The Smart Green Summit is a part of Saint-Gobain’s, ‘Shaping the future’ initiative, presented in partnership with The Economic Times. The summit focuses on bringing to lime light, the innovative initiatives in the area of Sustainable Habitat by recognizing the people or organizations behind them.
The event is a one of a kind platform that brings together all the stakeholders in the building and construction industry under one roof - the government, architects, builders, corporate houses and thought leaders and industry bodies who have worked or are contributing to a sustainable habitat through innovation and enormous effort.
Mumbai, or erstwhile Bombay is the largest metropolis of India and an answer to the likes of Shanghai, London or New York. It is the financial capital and trade epicentre of the country, a city of lifestyles and narratives. The 'Maximum City' of Bombay is renowned all over the globe for the enormity and surrealism of BOLLYWOOD, which is the nickname given to the Hindi language Film Industry located in the city. The industry has come a long way and bloomed since its inception, to a multi-billion dollar industry, only second in capacity to its American cousin, Hollywood.
The ninth edition of the 361 degree conference intends to create a platform to allude that the ‘City’ is much more than an accumulation of buildings, construction, and architecture – they also comprise public spaces such as parks, squares, streets and alleys that are equally significant components of the urban fabric. The built and un-built environments are in a constant relationship with each other – sometimes conflictual, ideally harmonious and symbiotic – are integral to the form and function of our cities which we must constantly explore to institute and develop.
India Under Construction (IUC) is a dialogue confluence of how smart management and planning have made some cites and rural basins, the benchmarks for habitat development. Now in its third year, the India Under Construction conference has tackled critical urban issues such as “Informal Cities” on inclusive development and “Design as Social Capital” on the key role of design in the creation of the urban fabric.
As we head boldly towards a more confident tomorrow, architects, designers and builders will play a crucial role in this progression and there is a strong need for these stakeholders to come together and lay out the vision on moving this industry to a level where India is able to retain its heritage architecture in structures to be built and thereby create an identity of its own on the global platform.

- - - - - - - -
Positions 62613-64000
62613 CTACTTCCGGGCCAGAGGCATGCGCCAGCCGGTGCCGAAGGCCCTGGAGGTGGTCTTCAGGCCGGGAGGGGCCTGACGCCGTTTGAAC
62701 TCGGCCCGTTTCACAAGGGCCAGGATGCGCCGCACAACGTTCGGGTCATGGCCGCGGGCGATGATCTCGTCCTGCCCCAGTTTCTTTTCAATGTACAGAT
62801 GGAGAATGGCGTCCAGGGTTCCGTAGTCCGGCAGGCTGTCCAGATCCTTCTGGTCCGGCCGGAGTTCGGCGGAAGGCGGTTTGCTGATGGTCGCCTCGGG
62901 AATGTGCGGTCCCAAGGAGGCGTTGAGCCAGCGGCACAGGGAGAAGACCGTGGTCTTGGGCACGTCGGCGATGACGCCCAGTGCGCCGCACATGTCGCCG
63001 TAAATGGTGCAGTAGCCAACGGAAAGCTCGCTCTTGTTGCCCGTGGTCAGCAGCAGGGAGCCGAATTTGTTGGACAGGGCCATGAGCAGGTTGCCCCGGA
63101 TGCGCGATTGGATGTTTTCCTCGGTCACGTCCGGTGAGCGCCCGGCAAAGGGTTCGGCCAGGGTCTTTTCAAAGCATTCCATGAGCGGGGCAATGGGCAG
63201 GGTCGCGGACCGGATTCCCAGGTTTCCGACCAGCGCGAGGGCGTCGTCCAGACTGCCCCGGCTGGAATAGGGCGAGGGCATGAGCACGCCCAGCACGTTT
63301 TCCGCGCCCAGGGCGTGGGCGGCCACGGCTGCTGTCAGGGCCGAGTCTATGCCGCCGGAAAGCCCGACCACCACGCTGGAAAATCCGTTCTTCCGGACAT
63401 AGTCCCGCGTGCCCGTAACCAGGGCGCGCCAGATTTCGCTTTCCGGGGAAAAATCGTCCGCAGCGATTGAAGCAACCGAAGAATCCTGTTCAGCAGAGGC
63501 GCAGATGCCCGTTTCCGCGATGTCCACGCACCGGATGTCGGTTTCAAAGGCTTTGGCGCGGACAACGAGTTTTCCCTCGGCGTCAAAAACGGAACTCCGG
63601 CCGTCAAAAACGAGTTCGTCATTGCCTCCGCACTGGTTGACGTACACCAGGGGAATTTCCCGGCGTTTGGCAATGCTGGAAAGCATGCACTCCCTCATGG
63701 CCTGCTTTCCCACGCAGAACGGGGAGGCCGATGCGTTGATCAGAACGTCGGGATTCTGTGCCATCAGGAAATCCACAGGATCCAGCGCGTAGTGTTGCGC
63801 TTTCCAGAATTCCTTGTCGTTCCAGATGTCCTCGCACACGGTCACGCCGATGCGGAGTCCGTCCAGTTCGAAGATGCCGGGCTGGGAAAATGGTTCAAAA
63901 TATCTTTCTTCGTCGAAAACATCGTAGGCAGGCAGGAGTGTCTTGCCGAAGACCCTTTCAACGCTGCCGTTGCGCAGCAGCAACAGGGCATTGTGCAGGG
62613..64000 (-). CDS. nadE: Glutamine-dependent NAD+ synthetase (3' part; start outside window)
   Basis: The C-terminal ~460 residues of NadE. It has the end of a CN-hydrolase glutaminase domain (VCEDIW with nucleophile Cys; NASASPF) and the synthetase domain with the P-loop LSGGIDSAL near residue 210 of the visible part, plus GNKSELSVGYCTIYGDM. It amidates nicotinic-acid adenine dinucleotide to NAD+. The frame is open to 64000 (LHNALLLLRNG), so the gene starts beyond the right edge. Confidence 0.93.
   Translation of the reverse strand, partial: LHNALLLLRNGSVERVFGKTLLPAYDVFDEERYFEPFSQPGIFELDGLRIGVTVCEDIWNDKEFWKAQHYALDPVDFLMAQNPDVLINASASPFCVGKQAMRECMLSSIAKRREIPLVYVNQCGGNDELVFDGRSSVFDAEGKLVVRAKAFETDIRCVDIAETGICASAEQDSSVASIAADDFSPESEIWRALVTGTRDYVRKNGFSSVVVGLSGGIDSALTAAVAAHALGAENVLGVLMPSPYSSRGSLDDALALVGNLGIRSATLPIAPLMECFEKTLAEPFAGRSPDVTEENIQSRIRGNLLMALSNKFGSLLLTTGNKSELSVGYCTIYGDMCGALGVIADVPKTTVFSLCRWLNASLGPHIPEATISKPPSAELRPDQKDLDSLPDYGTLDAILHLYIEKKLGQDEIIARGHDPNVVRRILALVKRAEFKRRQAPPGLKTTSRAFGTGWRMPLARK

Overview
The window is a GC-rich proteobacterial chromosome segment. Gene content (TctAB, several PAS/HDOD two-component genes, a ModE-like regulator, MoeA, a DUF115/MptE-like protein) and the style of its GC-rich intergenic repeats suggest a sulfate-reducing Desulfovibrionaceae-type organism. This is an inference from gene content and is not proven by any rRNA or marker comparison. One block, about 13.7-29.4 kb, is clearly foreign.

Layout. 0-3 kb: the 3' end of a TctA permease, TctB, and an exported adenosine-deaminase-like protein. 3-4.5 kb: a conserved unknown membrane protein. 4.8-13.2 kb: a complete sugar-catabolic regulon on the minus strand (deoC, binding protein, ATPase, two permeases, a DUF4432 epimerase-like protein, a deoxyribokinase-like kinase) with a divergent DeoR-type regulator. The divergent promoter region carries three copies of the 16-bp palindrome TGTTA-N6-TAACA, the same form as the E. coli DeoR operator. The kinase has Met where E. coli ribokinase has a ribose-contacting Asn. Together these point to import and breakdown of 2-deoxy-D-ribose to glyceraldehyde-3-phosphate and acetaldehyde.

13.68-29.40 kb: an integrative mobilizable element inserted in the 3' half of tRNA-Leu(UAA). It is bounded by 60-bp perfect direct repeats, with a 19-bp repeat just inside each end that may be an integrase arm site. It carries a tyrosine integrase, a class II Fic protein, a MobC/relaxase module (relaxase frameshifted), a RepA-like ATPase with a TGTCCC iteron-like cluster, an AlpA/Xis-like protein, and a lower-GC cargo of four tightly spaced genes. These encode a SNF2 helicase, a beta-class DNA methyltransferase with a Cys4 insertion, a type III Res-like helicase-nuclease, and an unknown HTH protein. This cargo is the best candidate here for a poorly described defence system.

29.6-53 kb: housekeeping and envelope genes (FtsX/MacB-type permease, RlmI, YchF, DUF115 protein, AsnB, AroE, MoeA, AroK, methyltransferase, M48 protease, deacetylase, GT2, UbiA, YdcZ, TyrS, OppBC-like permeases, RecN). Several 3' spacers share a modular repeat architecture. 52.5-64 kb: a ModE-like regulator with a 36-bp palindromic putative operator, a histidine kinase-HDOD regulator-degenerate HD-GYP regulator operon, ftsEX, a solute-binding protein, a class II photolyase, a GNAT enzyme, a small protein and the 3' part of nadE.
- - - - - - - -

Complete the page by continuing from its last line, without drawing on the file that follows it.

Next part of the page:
The Economic Times has always taken great pride in India’s accomplishments and have continuously aligned themselves with the cause of national development. If India has to join the league of developed nations, one essential aspect of this future progression will be the interior design, urban design and urban planning of global cities within India. This conference brings together Indian and global industry barons & visionaries on one platform as they look to share their knowledge & experience of creating structures that align the needs of a progressive nation with designs that define an era.
Le Corbusier and Pierre Jeanneret built sublime works amidst the unique landscape of Chandigarh, at the foothills of the Himalayas. They gave the city a new order, creating new axises, new perspectives and new landmarks. Built in the 1950s and early 1960s, the buildings form one of the most significant architectural complexes of the 20th century, offering a unique experience for visitors.
Architect and photographer Fernanda Antonio has shared photos with us from her journey throughout the city, capturing eight buildings and monuments, with special attention given to Le Corbusier’s Capital Complex. View all of the images after the break.
In an interview withThe Indian Express, Rahul Mehrotra—conservationist, architect and author of Kumbh Mela: Mapping the Ephemeral MEGACITY—talks to Shiny Varghese about his belief that the current notion of a 'smart city' is about "blanket replication, [which] will result in gated communities and flattening of the city, driven by infrastructure and investment." He argues that this approach "will create a form of exclusion."